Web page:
Agric

March 27, 2024

FG, devt partners beg farmers to stop farmland burning practices

FG, devt partners beg farmers to stop farmland burning practices

…move to sensitize, mitigate practice

AS over 7 million people globally including Nigerians get infected and killed with air pollution related diseases, the Federal Government and development partners, Tuesday, begged farmers to stop farmland burning practices as part of land preparation for crop cultivation.

Speaking on the impact of air pollution from burning farm residues by farmers to cultivate their crops, the Permanent Secretary, Federal Ministry of Agriculture and Food Security, Temitope Fashedemi, in an address of welcome at the ‘Inception Workshop on the Implementation of Nigeria Abatement of Short-lived Climate Pollutants, SLCP, in the Nigerian Agricultural Sector by reducing Open Field Burning (No Burning Alternatives), held in Abuja, explained that the project is to help reduce short lived carbon emission from agricultural waste that will help to increase the adaptive capacity of farmers.

According to Fashedemi who was represented by the Director, Agricultural Lands and Climate Change Management Services, Oshadiya Olanipekun, said burning of farm waste openly on the farm is an unsustainable practice that can lead to air pollution, soil degradation and climate change.

The project targets a pilot of 500 farmers formed into 20 groups of 25 farmers each, selected rom communities in Gboko Local Government Area of Benue State including 45 agricultural extension officers across the six geopolitical zones of the country within 18 months, which is between February 2024 and July 2025, and it is being sponsored funded by Climate Clean Air Coalition.

He said: “There are key opportunities that exist in the sector to transform towards climate-smart systems that addresses both food security and climate change.

“Nigeria Agricultural sector contributes 24 per cent to the Country’s GDP and employs over 70 per cent of the population with predominantly small holder farmers, a very critical reason emphasis must be on climate resilience in the sector.

“Nigeria being one of the few countries to highlight its commitment to reduce SLCP as part of its effort to mitigate the effect of Climate Change, the updated NDC approved the inclusion of National Action Plan to Reduce short lived climate pollutants (SLCP) like black carbon, methane and hydrofluorocarbons (HFCs), hence, the ministry submitted an application and approval was given by CACC for the project Abatement of Short-Lived Climate Pollutants (SLCP) in the Nigerian agricultural sector by reducing Open Field Burning (No Burn Alternatives).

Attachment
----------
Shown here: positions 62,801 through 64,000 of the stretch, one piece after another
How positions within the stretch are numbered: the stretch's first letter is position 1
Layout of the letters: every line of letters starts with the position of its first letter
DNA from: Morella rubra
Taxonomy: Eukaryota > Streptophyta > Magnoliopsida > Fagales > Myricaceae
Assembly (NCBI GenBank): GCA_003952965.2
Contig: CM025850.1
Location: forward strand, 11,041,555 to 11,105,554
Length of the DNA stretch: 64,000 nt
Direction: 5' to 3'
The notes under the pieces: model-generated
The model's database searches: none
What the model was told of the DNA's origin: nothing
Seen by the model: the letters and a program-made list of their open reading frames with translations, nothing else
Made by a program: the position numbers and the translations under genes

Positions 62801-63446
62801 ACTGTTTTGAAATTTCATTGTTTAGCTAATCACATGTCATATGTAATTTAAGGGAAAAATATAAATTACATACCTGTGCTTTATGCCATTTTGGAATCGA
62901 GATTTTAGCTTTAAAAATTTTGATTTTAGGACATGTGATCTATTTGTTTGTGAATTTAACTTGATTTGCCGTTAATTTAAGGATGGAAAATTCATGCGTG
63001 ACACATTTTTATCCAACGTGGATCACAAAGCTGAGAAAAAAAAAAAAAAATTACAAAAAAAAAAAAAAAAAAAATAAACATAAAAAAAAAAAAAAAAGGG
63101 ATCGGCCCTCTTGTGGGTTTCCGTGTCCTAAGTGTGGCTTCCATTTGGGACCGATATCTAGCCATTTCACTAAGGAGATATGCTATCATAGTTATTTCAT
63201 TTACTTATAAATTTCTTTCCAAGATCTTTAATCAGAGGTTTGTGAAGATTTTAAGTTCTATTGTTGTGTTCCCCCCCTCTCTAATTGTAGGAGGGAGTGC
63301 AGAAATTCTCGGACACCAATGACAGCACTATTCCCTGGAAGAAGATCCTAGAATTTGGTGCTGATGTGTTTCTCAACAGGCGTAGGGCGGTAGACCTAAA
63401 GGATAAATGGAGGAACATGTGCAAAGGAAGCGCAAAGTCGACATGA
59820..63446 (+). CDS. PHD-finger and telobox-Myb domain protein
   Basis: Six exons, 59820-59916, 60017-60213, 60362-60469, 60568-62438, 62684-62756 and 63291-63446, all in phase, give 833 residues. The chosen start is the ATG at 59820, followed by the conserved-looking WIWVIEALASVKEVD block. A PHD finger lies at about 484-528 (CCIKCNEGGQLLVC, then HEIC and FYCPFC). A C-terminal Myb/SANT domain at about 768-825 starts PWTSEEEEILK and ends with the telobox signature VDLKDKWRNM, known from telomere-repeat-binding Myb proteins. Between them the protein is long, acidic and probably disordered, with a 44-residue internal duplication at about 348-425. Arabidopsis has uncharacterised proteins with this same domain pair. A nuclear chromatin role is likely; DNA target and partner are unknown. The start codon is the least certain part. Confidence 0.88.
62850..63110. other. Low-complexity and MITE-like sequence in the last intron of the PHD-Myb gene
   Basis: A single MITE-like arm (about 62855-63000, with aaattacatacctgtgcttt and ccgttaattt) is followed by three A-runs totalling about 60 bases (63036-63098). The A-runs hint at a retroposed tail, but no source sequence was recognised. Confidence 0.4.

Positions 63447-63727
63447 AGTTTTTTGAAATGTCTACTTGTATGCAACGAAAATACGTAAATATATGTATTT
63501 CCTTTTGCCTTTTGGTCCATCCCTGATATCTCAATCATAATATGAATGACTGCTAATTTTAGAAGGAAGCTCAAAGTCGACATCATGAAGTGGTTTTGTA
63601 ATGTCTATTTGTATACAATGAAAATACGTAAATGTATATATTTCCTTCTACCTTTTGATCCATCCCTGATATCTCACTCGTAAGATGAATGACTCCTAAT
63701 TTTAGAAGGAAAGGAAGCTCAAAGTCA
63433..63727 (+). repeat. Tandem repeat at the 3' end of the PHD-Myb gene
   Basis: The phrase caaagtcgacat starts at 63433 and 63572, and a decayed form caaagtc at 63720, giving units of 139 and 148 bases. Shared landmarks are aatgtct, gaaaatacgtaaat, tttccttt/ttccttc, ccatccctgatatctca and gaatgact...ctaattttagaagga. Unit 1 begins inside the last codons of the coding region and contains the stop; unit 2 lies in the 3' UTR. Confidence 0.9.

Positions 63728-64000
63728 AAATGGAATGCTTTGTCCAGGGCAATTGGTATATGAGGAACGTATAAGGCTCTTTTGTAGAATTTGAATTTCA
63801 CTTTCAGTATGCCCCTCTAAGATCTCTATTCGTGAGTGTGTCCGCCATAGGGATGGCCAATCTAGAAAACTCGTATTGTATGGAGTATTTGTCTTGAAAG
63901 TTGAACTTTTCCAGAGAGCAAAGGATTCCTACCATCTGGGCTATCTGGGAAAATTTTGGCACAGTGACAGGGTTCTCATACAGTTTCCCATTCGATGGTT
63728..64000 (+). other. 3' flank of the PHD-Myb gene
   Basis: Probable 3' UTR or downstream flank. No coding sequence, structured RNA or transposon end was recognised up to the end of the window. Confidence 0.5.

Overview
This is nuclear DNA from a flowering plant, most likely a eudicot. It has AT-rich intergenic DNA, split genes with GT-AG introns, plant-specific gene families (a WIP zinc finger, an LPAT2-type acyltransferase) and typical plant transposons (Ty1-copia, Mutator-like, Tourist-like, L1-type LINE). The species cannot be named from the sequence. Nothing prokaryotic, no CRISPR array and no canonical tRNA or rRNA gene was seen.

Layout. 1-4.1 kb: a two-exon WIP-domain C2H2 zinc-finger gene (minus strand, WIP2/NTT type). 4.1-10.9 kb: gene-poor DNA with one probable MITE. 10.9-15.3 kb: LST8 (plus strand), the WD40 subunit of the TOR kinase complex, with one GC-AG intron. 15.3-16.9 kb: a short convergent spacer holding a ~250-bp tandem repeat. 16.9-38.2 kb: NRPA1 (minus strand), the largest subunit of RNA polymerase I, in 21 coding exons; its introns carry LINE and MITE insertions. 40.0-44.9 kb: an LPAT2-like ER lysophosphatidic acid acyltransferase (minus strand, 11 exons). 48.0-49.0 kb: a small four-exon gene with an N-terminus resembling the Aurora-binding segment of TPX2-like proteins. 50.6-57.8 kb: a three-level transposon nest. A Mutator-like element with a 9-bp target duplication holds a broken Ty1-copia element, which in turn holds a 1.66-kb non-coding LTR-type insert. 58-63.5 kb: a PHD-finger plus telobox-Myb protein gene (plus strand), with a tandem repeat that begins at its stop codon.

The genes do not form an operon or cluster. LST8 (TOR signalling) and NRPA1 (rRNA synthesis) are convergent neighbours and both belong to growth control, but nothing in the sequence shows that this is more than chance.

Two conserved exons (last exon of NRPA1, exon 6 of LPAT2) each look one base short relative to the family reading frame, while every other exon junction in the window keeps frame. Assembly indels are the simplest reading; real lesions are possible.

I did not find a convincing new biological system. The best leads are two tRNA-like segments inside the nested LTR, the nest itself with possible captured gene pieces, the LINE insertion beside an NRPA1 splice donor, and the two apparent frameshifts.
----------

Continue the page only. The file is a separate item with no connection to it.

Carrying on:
“The project is to help reduce short lived carbon emission from agricultural waste that will help to increase the adaptive capacity of farmers with the replacement of open field burning of agricultural waste with clean alternatives like conservation agriculture, briquette making etc.

“Open burning in agriculture refers to the practice of intentionally setting fire to agricultural residues or fields for various purposes such as land clearing, managing crop residues, controlling pest or preparing fields for planting. It has been traditionally used as a cost – effective method for agricultural management. This unsustainable practice can lead to air pollution, soil degradation and Climate Change.”

He also assured that the Federal Ministry of Agriculture and food security is in full support of the project “to reduce open burning where it is predominant.”

He also made it known that, “The project will target 500 farmers, 35 extension officers and the training demonstration and capacity activities will take place in Gboko, Benue state. The result will be packaged and shared with extension officers and key influencers from other LGAs and States for implementation to reduce SLCP across the nation.”

Earlier, in a remark, the Country Director, Self Help Africa, Nigeria, Joy Aderele, said it has given her organization concern as farmers in Nigeria continue to practice burning of farm residues, which also had adversely, and the negative impact on the health of Nigerians and theirs.

According to Aderele, the effect of Short-lived Climate Pollutants, SLCPs, on human health, agriculture and ecosystems have resulted in 7 million people dying per year globally, because of the harmful impact they have on the wellbeing of Nigerians.

“The adverse effect of SLCPs as they relate to negative impacts on human health, agriculture and ecosystems are all harmful to the wellbeing of our people with an estimated 7 million deaths per year globally, attributed to both indoor and outdoor pollution. In 17 countries across Africa, air pollution contributes to more than 50 per cent of pneumonia deaths as reported by the World Health Organization (WHO).

“The Federal Ministry of Agriculture is the architect of this programme. They designed the project because they are the ones that are the government and the duty-bearers to ensure that they promote climate change and food security in Nigeria.

“There is a national action plan on climate change, and then for the Ministry of Agriculture, they also have a plan to stop these short-lived climate pollutants, and we are feeding into that plan. Our work is a small part of what they have designed, their big picture and big vision to ensure that Nigeria gets better.

“So our sustainability plan is that as an INGO we are not working alone because we work with the government including extension workers, our work is to strengthen existing structures. We’re not creating anything new. The people that would normally work with these farmers are the people we are working with to create that awareness to these farmers to ensure that they do the right thing”, Aderele said.